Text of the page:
I was actually the second in line for this lathe, but the first buyer bought the lathe.
    When I first called the seller, he said someone was coming to look at the lathe and was probably going to buy it.
    The seller said if the one coming to look at it did not buy it then it would be mine.
    I called the seller after a couple days to see if the first buyer bought the lathe.
    He said that he did buy it and picked up the lathe, which turns out was not entirely true. The parts left were there.
    I asked what the new buyer was going to do with the lathe. He said he did not know. I said I was worried that the new buyer was going to strip the lathe for the legs, which is what happened.

    Link to the OWWM thread.

    Lathe Identification - Bement? Niles? - Old Woodworking Machines

    Rob

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    Bummer. Akin to my experience with a Lathe & Morse 19 swing of about a year ago.

    Its hard when you play the game properly, the seller doesn't, you wait in line, and do the right thing - but lose. But its even harder when others do and you do - but you still lose.

    And more importantly here for this seller, playing the game properly came ahead of saving an industrial relic.

    It is a seller's market. Most are only custodians once. This seller was a FAIL - IMHO.

    Your only consolation is that in a week, or a month, or a year something possibly better will show up.

    Or one hopes.

    Joe in NH

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    Good to see Rob passed on the new listing for the parts. I had registered on OWWM to pass that on so he may have a chance to retrieve the parts maybe even the legs.

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    Unless he can buy just the lathe parts from the new seller, he will have to pay $220.00.
    He can probably buy the legs but will pay thru the nose for them.

    The new lathe owner will probably never know about the new Craigslist listing.
    My link to the OWWM thread does not work now.
    I went to the site and it looks like the thread has been deleted.
    I may have violated OWWM's rules.

    "Craig’s List & Classified Ads:
    Do not post a link to, description of, or allude to any Craig’s List or classified ads. The only exception to this rule is when it is mentioned as the source for a machine you have bought."

    Looks like you can't even mention Craigslist.
    If that is the case then remove my links but don't delete the whole thread. Rather stupid.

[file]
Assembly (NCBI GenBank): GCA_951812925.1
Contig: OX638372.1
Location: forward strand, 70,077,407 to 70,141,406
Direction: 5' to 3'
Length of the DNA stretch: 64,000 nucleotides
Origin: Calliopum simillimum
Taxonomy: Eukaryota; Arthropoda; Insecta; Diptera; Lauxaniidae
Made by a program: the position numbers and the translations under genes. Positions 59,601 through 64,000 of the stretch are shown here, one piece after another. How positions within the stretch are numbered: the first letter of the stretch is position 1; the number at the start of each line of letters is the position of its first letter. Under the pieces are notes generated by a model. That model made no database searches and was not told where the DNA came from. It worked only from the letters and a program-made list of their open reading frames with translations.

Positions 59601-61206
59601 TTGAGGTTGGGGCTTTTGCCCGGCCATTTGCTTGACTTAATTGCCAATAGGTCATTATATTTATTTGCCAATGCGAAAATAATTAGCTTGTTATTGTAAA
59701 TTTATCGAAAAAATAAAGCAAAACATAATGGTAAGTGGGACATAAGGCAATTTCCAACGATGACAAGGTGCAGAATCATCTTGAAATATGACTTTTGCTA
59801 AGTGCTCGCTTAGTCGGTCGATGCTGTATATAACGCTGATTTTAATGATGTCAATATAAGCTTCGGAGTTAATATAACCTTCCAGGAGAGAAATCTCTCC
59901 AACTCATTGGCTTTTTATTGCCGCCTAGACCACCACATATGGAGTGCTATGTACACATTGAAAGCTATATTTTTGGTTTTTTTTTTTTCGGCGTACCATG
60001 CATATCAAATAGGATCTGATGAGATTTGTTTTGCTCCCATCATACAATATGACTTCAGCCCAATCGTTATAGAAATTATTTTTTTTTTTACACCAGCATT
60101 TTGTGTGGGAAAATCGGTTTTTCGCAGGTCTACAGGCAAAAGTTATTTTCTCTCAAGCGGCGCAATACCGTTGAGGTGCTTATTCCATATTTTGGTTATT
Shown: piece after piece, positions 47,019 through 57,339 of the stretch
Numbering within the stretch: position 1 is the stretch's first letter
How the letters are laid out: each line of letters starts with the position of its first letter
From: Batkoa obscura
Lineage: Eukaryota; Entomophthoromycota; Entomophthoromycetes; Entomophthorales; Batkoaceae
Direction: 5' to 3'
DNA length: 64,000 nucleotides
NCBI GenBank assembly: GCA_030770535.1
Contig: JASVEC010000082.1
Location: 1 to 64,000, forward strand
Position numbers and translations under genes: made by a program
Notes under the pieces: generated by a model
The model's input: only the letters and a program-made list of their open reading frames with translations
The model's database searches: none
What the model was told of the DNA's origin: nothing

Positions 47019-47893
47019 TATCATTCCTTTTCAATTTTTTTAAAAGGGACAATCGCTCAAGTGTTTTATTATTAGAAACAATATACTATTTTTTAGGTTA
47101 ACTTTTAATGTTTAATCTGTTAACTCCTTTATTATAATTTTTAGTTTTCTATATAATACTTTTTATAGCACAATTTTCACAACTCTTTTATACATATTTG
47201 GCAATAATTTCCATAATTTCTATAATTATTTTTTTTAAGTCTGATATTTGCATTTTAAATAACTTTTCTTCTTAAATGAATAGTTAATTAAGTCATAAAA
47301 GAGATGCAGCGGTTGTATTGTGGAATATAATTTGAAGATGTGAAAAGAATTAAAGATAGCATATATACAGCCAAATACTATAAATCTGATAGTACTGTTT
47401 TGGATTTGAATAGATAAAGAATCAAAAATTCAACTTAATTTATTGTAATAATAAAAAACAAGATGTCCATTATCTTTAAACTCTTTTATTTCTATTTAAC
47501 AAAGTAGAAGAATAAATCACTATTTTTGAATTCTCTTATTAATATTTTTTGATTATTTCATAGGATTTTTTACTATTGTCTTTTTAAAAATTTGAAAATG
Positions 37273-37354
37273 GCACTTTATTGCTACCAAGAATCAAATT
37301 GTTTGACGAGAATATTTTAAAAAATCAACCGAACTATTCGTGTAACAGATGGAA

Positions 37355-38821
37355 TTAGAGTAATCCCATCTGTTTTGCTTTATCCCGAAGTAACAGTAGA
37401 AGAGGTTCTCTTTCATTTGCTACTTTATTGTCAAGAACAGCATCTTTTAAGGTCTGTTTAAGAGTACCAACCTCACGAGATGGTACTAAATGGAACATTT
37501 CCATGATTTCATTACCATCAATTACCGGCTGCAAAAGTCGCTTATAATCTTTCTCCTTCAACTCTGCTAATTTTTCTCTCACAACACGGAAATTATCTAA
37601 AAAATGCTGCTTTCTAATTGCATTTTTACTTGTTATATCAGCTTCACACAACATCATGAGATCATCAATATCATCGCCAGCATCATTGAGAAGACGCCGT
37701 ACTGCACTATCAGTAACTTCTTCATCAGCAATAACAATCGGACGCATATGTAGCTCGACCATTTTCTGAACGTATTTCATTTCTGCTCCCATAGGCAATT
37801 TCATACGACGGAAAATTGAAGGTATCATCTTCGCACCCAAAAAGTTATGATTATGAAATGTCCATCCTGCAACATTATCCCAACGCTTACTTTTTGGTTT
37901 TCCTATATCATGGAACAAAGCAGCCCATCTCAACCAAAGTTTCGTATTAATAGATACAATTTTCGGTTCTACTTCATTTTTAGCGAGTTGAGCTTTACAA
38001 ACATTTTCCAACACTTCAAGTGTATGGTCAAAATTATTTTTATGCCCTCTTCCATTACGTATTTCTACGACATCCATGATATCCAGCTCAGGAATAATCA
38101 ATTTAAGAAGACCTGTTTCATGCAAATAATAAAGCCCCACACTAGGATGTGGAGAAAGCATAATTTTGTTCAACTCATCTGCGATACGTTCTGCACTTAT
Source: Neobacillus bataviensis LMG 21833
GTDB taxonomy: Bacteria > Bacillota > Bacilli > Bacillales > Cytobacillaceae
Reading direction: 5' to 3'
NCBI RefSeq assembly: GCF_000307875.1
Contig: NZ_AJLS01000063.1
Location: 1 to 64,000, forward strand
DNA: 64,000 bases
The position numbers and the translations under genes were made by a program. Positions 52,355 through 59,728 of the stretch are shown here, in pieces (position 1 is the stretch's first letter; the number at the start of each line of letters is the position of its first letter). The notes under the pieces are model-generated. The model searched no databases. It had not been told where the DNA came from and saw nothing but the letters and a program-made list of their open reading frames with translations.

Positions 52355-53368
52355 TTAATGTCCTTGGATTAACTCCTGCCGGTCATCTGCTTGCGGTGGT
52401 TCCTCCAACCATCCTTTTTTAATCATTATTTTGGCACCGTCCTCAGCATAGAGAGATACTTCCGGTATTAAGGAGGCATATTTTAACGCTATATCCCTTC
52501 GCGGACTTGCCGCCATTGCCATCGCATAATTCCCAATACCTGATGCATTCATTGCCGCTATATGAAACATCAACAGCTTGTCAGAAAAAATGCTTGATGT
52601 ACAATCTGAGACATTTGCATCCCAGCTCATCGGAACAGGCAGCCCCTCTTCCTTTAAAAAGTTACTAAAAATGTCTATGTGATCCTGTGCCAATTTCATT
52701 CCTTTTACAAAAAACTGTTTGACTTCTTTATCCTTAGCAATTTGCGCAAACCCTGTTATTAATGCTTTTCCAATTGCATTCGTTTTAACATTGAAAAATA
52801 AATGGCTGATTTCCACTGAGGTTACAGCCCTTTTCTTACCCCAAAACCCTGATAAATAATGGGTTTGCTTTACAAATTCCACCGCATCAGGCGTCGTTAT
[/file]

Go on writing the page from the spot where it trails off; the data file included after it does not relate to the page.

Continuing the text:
Rob

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    I do think he mentioned he was aware of the conversation about the lathe on another forum. He may have been talking about this thread. So maybe he will become aware. It does say machinery legs in that classified ad so he may be including them but most want at least 300 for a nice pair of legs like that.

    I just happened to check and the entire thread is gone. Not sure why.

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    Quote Originally Posted by cncFireman View Post
    It does say machinery legs in that classified ad so he may be including them but most want at least 300 for a nice pair of legs like that.
    I think the legs mentioned in the ad are the green ones next to the column.
    Everything mentioned in the ad are shown in the pictures.
    It does not make any sense to buy a lathe for $250.00 and then just take a few items and then resell them for $220.00.

    Rob

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    Quote Originally Posted by cncFireman View Post
    I just happened to check and the entire thread is gone. Not sure why.
    Now it is back up, but with just the first post.
    I reposted my post less the Craigslist reference.
    Just trying to help the guy find the missing lathe parts.

    Rob

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    I dislike seeing the destruction--for a few bucks--of interesting items of our industrial history, and this is an example of that.

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    Here are some pictures of interest.
    The photo is from northernsinger from around 1931. Factory in yellow circle.

    Factory from 1867 and 1856. Rather small.
    These were large scans but the PM resizes them to postage stamp size. I don't know why.
    Lathe from the mid 1860's.

    Rob
    Attached Thumbnails Attached Thumbnails bement-dougherty-factory-1867-0.jpg   bement-dougherty-thomas-industrial-works-1856-3.jpg   bement-factory-1931_li.jpg   bement-dougherty-4.jpg